Pros: Great for long time Nintendo fans and newcomers.
Cons: Pricing for accessories.
When I first heard about the Nintendo Wii and how this console was controlled primarily through a motion sensor controller, I almost passed on the idea. But after seeing how much this system revolutionized gaming with a flair that Nintendo so often guarantees, I couldn't pass up an opportunity to start. I’ll go through most of the specifics about owning a Wii and what has made it a dream for Nintendo Fans
I figure I should start by discussing the most difficult part of being an owner of the Wii is the expenses involved. By now, of course, the price tag has dropped significantly, however the console started pretty high on the scale ($250). And because new games are regularly released at around $60 a pop, it's a tough product to get used to on a budget, not to mention trying to learn a new type of playing style other than using the standard joystick, d-pad and buttons.
Speaking of the controllers, each one around $39.99, be prepared to spend a bit for these if you're the type to host parties with your Wii. At the very least, you will have one included in your package. Other important accessories to own with the Wii include: the Nunchuk ($19.99), which attaches to the port at the base of the "Wii-mote" (a must for games like The Legend of Zelda: Twilight Princess) and the classic controller (~$19.99) which also attaches to the port on the Wii-mote allowing you to play classic downloadable games (Super Mario Bros and other NES games).
All in all, the pricing doesn't make much difference if you love what Nintendo does with their products, and especially now as the costs are dropping. Just keep in mind some of these cost-effective tips depending on your sense of frugality: Each Wii comes with a free Wii-mote, so depending on your style of play (whether you fly solo or host gaming parties), you can determine if you want to get multiple controllers. If you are the kind to host parties with any number of the Wii multiplayer games, I would recommend buying them used, which for the most part, shouldn’t be an issue, unless they’re completely broken. If you opt for racing games, like that of Mario Kart Wii, contrary to what it looks like, you don’t actually need the wheel to play. It’s nice to have so you can feel like you’re driving, but all the buttons you need, can be pressed on the regular Wii-mote, and you can get games like that without the wheel for a much lower price.
The best advice I can give about saving money with the Wii, is to USE THE STRAP ON THE WII-MOTE. As many times as it is funny to watch people suffer at the fate of destroying their TV with a flying Wii-mote, don’t let that become you!
Regardless of what system you decide to play on, you will find games for the hardcore as well as the casual gamers. I feel like the Wii really does well to balance this out, contrary to what many say that the system is geared most towards “family-play.” There is a wide variety of games available for all ranges, of player, from the party games like Wii Sports or the Mario Party series, to the actually beneficial workout games like Just Dance or Wii Fit, to the classics like Super Mario Galaxy or The Legend of Zelda. Regardless of your style of play, you will typically find the game that works best for you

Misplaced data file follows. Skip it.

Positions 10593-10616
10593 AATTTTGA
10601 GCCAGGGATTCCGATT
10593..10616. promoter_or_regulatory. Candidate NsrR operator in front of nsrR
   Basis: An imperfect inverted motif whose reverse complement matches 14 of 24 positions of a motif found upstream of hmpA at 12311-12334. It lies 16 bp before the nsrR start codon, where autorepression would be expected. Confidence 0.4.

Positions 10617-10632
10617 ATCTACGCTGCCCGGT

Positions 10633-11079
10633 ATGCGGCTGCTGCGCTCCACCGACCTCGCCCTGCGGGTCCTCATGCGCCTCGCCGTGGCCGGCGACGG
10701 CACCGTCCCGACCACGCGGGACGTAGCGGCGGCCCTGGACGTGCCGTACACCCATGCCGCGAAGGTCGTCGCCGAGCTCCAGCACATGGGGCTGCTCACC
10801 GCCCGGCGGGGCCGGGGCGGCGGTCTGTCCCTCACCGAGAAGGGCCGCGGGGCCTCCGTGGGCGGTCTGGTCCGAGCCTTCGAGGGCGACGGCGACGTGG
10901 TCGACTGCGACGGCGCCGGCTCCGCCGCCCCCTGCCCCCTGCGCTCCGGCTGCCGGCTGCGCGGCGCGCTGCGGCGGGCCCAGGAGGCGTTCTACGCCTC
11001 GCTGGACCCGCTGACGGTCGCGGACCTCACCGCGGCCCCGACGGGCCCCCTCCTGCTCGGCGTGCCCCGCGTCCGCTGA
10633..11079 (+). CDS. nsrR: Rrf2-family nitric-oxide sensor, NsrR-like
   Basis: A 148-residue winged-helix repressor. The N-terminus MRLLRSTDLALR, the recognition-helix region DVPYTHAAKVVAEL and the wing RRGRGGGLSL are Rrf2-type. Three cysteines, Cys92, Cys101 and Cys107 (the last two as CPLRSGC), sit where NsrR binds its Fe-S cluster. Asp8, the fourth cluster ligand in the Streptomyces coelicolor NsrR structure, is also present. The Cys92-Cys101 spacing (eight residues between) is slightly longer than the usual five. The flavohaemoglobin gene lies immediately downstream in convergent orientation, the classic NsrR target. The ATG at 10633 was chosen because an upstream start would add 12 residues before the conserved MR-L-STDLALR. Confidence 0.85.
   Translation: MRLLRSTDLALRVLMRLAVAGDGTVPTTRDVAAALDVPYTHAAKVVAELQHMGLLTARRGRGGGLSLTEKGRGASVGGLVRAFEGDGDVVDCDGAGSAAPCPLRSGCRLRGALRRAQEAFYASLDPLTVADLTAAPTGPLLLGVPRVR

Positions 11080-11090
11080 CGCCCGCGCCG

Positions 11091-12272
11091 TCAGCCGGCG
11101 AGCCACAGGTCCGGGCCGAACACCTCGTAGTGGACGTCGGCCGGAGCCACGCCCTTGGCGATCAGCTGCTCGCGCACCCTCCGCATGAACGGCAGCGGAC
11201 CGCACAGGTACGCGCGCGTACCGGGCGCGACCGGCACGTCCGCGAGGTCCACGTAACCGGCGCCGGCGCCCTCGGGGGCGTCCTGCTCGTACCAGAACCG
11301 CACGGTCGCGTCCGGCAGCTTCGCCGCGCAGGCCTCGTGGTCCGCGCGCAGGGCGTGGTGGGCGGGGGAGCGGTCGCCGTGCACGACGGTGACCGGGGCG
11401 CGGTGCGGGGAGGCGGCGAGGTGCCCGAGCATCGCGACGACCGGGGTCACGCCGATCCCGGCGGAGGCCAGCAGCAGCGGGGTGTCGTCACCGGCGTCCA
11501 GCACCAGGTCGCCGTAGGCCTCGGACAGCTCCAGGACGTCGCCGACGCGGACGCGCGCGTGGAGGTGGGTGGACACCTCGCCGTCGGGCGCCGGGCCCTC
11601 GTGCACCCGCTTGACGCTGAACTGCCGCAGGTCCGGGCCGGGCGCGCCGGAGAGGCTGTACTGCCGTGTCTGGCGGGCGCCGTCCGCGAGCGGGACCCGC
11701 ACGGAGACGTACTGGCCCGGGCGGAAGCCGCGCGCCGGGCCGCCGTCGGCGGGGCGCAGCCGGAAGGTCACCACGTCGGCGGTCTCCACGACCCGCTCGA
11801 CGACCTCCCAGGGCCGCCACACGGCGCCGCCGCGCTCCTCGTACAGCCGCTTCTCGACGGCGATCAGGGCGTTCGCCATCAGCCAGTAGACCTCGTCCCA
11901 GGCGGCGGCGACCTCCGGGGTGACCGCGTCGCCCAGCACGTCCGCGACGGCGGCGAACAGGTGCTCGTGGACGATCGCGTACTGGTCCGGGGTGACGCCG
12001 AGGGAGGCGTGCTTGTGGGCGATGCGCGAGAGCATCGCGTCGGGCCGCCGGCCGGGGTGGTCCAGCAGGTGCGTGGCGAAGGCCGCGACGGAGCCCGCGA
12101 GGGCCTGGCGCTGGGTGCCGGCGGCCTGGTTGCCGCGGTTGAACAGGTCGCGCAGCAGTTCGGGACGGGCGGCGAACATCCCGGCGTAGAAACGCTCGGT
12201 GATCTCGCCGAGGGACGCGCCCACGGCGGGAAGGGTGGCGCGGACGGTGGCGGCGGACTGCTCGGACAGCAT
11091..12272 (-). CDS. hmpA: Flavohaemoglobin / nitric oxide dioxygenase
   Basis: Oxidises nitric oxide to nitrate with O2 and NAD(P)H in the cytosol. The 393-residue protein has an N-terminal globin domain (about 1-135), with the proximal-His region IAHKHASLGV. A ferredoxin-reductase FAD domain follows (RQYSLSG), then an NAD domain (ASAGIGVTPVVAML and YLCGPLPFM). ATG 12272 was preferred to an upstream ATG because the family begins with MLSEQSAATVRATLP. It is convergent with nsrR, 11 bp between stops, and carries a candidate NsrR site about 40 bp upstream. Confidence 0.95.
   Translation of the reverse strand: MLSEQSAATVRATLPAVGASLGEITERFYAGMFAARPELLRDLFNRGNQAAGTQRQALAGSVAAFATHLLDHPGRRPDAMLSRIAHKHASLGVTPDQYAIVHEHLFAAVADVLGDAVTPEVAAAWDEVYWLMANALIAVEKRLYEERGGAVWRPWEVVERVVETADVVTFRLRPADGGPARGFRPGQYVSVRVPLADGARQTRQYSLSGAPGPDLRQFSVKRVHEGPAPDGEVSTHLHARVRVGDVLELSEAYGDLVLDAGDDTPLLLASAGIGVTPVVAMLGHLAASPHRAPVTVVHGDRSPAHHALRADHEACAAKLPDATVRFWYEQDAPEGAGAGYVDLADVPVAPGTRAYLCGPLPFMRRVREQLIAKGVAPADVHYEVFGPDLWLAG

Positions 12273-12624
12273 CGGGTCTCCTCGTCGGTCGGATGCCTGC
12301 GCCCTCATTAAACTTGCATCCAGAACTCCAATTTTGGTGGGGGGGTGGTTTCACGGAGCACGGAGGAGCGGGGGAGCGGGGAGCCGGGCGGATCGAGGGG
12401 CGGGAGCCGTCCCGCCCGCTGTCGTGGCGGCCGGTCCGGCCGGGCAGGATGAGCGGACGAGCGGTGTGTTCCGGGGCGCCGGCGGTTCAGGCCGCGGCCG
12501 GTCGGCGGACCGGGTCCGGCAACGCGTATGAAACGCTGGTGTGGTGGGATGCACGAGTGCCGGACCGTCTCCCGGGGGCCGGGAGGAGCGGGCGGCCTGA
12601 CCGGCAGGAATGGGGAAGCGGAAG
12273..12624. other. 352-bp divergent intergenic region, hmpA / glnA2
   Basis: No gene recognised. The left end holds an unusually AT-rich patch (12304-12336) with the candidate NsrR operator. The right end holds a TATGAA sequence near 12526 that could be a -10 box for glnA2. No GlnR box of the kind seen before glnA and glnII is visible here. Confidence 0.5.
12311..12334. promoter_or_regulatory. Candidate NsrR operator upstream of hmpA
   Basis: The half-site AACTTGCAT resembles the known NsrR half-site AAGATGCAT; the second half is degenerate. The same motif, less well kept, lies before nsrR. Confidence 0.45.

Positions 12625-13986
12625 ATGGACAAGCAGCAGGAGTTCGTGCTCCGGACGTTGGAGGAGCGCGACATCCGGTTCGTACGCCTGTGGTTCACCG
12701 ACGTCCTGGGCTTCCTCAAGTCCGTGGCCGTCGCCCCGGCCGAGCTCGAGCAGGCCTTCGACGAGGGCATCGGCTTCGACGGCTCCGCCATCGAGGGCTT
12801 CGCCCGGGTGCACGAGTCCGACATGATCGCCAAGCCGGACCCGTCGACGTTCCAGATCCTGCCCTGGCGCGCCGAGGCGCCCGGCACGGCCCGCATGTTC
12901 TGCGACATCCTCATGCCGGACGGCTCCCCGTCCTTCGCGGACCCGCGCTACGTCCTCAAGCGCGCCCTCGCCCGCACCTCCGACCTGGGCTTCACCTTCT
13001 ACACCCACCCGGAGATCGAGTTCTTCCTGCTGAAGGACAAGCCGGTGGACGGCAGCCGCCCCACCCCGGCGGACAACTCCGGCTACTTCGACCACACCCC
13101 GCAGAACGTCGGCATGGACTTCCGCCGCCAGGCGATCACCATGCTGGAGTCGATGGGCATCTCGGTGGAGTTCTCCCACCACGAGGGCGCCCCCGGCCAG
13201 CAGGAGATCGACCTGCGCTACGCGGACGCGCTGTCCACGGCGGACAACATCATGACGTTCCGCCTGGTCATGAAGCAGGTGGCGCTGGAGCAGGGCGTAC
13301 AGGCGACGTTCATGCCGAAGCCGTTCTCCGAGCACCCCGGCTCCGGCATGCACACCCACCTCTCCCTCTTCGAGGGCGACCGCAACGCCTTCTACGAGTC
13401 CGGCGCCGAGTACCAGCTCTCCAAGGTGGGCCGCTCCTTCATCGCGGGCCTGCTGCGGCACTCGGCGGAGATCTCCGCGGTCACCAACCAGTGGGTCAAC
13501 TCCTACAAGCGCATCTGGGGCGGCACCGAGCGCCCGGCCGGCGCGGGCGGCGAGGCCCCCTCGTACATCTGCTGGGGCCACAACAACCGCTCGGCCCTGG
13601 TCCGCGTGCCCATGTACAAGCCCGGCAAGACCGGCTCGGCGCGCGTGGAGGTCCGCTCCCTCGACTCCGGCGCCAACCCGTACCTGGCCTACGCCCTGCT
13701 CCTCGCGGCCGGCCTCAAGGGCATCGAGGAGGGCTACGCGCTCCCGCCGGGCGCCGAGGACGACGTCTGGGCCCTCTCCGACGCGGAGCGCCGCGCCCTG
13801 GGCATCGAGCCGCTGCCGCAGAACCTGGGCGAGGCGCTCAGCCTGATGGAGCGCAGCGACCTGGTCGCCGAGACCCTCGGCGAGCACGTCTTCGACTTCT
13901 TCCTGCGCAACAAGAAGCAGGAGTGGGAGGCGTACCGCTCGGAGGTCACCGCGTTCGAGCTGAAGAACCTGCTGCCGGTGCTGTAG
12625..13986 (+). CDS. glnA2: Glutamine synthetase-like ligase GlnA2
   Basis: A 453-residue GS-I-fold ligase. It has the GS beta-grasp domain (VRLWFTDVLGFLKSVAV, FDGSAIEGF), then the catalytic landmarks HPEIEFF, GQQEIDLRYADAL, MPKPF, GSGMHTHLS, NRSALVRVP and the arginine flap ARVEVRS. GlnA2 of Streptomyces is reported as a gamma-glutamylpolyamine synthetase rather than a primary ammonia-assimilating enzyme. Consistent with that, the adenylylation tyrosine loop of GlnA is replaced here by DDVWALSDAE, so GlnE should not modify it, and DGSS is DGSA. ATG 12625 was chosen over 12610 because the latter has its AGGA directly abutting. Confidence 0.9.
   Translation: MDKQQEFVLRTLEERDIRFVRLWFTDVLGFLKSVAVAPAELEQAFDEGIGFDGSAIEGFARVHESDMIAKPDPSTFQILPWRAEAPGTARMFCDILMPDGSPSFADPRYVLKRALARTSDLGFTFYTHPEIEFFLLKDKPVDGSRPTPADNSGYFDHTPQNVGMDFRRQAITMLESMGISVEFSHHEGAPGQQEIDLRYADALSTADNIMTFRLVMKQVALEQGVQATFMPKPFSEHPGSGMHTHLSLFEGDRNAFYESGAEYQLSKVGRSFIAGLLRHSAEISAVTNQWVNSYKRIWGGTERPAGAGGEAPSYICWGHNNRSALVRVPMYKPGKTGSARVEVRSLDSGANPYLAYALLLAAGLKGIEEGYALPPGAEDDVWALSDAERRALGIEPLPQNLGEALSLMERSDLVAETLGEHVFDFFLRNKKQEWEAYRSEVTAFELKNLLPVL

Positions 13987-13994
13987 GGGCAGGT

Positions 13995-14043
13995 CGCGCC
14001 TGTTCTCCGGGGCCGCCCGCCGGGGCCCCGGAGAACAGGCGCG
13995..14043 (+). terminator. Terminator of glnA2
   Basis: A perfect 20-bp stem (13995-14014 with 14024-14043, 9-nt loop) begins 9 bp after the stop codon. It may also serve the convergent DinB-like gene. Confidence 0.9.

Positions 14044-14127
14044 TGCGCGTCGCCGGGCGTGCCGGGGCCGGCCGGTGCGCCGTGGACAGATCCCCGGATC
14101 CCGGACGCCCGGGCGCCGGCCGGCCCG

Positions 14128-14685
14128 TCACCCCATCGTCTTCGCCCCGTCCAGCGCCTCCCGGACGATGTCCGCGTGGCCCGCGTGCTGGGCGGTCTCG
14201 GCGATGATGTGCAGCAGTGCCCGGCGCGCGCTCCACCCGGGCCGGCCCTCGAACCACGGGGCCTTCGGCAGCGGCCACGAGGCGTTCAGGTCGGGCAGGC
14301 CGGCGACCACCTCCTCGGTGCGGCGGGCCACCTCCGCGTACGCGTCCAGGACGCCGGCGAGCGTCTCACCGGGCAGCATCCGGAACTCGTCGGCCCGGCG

Classics and Downloads
Each system has their own, and Nintendo has a long line of tradition going with its games that will keep you coming back to play more. The innovation that has gone into the playing style for the Wii has really made a difference in how you play your favorite Mario games, adding more dimensions and depth, not to mention higher quality graphics to boot. Having to use motion-sense controls means playing a more active role in how you take on your enemies in games, rather than the button mashing of older games. Just beware that now, you must be cognizant of your surroundings so you don’t just smack whomever is nearest you. The Mario series of games has taken on new forms, using the multi-dimensionality of the worlds in Galaxy to completely change your perception of the standard platformer. The Legend of Zelda games find you actually swinging the Wii-mote like a sword just like you’ve always wanted, especially when it comes to those tricky boss battles and you need easier shortcuts to your items.
One of the greatest things I enjoy about the Wii, though, is it’s diverse library of downloadable content ranging from SNES up through N64 console games. These are available through a purchasable point system, but well worth it for those of you who regrettably had to leave behind your older systems to space for the Wii. My personal favorites are definitely Super Mario Bros. and Kirby and the Crystal Shards.
And for those like me who weren’t sure about giving up the Gamecube and the games it offered yet, the Wii was brilliantly designed to be backwards compatible with the GCN, meaning that all GCN games are playable with the old controllers and memory cards. I have to say, it made the transition much easier, and kept me from needing to purchase too many games right off the bat.
Overall, I’ve been really pleased with owning the Wii, and it has worked well for me. It won’t be for everyone, but if you open yourself up to it, it will surprise you in a way that only Nintendo really can. I’d recommend it any day.